Latest Jupiter Stories
Thirty-six years ago NASA launched one of the longest missions in the space agency's history, the Voyager 2.
On August 12, 2013, at 5:25 am PDT, NASA’s Juno spacecraft reached an impressive milestone. The Jupiter-bound mission is halfway to its destination.
There are several techniques employed by astronomers to discover planets orbiting distant stars. The most popular techniques seek transits - where a planet will pass directly in front of a star, blocking part of its light.
A team of astronomers from the University of Anitoquia, Medellin, Colombia, have discovered a graveyard of comets.
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Research has led to a new theory that may explain the complex and differentiated origins of solar systems.
Using imagery from the Hubble Space Telescope, astronomers have determined that a planet orbiting a star close to our solar system has a deep azure blue color when seen from space, much like Earth.
Astronomers studying eight exoplanets falling into the "hot-Jupiter" class suggest winds and clouds play an important role in the atmospheric make up of these exotic planets.
In 2006, Uruguayan astronomer Tabaré Gallardo provided evidence that two asteroids, Crantor and 2000 SN331, had orbital periods similar to that of the planet Uranus – roughly 84 Earth-years. Now, researchers have confirmed that not two, but three large asteroids follow the giant planet in its orbit.
First Event Scheduled for October 4, 2013 at Florida Atlantic University Jupiter. (PRWEB) June 14, 2013 The Contagious Optimism team, including author
Satellite -- A satellite is an object that orbits another object. With sufficient tangential velocity, the object does not collide with the primary object it orbits, but maintains a distance from that object as the rate at which it falls towards that object is similar to the rate that it travels away, thus the object orbits the primary object and becomes a satellite. In other words: gravitational force serves as the centripetal force needed to make the object circle the primary...
Galileo Probe -- The Galileo probe was an unmanned probe sent by NASA to study the planet Jupiter and its moons. Named after the astronomer Galileo Galilei, it was launched on October 18 1989 by the Space Shuttle Atlantis and arrived at Jupiter on December 7 1995. Galileo's launch had been significantly delayed by the hiatus in Space Shuttle launches that occurred after the Space Shuttle Challenger disaster, and new safety protocols that were implemented as a result forced Galileo to use...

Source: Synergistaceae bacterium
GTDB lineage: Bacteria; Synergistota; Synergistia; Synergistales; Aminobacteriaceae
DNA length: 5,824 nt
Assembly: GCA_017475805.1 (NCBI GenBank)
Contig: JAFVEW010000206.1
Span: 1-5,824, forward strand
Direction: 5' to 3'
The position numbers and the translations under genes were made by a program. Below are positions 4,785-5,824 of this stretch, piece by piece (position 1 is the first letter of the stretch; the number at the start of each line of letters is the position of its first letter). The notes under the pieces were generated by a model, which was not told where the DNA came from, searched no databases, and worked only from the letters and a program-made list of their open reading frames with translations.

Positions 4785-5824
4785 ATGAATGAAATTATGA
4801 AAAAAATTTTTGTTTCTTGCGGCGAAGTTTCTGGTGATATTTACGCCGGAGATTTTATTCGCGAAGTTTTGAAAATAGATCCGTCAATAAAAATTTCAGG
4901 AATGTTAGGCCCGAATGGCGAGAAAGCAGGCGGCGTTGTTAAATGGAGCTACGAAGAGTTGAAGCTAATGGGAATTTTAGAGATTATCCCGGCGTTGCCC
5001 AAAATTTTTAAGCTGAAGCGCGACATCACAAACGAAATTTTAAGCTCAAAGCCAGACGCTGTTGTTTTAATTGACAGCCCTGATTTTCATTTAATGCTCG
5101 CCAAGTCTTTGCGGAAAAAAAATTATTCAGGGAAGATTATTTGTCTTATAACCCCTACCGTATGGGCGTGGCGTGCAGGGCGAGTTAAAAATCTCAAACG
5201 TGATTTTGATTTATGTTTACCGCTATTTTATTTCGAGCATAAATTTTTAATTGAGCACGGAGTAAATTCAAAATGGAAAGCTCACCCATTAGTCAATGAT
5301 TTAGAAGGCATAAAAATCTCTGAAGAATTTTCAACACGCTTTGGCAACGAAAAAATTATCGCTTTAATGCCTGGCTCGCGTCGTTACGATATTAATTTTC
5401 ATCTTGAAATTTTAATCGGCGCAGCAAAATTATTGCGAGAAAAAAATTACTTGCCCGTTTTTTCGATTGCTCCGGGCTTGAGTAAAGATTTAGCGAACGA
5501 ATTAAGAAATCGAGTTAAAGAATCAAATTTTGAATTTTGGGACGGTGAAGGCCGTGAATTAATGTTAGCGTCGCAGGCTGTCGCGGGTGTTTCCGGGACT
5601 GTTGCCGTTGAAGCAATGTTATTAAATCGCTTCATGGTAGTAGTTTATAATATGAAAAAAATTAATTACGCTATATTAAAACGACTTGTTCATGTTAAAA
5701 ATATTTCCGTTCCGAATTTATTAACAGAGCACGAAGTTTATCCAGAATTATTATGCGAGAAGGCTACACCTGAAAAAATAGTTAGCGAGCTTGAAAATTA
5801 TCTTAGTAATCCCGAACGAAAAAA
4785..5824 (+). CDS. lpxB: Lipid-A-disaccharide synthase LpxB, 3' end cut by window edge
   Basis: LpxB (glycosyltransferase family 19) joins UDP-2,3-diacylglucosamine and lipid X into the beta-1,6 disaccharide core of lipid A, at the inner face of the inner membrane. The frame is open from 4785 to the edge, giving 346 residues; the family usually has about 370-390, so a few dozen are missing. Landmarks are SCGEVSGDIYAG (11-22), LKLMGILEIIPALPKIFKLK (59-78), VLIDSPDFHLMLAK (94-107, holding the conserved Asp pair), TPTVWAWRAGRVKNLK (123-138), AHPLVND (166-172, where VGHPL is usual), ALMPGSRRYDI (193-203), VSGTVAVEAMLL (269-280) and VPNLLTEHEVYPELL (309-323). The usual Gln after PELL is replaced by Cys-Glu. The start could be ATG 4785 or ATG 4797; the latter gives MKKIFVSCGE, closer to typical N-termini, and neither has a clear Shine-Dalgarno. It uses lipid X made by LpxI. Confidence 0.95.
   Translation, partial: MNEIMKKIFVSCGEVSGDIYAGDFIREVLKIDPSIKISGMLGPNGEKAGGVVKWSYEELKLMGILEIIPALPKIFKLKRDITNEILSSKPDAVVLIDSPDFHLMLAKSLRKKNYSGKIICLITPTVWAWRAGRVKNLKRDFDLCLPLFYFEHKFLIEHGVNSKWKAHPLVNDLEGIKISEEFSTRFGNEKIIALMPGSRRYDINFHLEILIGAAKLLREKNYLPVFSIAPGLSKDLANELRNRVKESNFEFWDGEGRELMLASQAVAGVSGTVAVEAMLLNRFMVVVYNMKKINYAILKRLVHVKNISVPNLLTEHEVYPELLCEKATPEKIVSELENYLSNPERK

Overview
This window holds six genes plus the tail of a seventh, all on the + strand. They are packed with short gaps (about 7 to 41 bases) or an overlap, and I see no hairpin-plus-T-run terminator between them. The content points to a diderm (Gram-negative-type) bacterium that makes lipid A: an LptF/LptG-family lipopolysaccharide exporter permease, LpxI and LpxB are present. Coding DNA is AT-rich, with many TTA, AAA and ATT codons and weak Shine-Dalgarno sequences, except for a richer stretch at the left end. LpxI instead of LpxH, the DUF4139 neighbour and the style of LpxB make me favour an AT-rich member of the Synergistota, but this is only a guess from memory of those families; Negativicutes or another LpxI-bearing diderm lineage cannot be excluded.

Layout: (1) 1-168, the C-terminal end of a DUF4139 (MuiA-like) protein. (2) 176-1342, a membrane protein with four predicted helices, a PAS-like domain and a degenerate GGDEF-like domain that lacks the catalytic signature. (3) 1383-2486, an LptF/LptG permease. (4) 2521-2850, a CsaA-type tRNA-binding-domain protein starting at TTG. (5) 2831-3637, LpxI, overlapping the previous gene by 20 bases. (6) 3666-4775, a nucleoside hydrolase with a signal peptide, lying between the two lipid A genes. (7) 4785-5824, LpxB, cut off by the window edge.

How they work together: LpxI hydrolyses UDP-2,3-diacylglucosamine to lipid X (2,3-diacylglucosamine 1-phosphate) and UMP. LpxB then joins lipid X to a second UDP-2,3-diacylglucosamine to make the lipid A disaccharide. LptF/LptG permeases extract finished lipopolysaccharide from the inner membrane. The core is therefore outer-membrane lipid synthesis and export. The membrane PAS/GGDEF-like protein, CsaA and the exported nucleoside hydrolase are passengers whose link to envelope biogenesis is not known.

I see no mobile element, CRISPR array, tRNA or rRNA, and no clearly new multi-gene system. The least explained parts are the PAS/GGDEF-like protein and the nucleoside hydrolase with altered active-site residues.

Retrograde Motion -- Retrograde motion is the orbital motion of a body in a direction opposite that which is normal to spatial bodies within a given system. 'Retrograde' derives from the Latin words retro, backwards, and gradus, step. In the Solar system, mostly everything rotates in the same sense: all major planets orbit the Sun counterclockwise as seen from the pole star (Polaris). Most planets spin in the same sense, including Earth. The same happens with the orbital motions of the...
Positional Astronomy -- Positional astronomy is the study of the positions of celestial objects. This is the oldest branch of astronomy and dates back to antiquity. Observations of celestial objects are important for religious and astrological purposes, as well as for timekeeping. Ancient structures associated with positional astronomy include: -- Chichn Itz -- The Medicine Wheel -- The Pyramids -- Stonehenge -- The Temple of the Sun The unaided human eye can...
Planetary Ring -- A planetary ring is a ring of dust and other small particles orbiting around a planet in a flat disc-shaped region. The most spectacular and famous planetary rings are those around Saturn, but all four of the solar system's gas giant planets (Jupiter, Saturn, Uranus, Neptune) possess ring systems of their own. The origin of planetary rings is not precisely known, but they are thought to be unstable and dissipate over the course of tens or hundreds of millions of...
- To say in too many words; to express verbosely.
- To express in too many words: sometimes used reflexively.
- The leading idea or a repeated phrase, as of a song or ballad; the refrain; burden.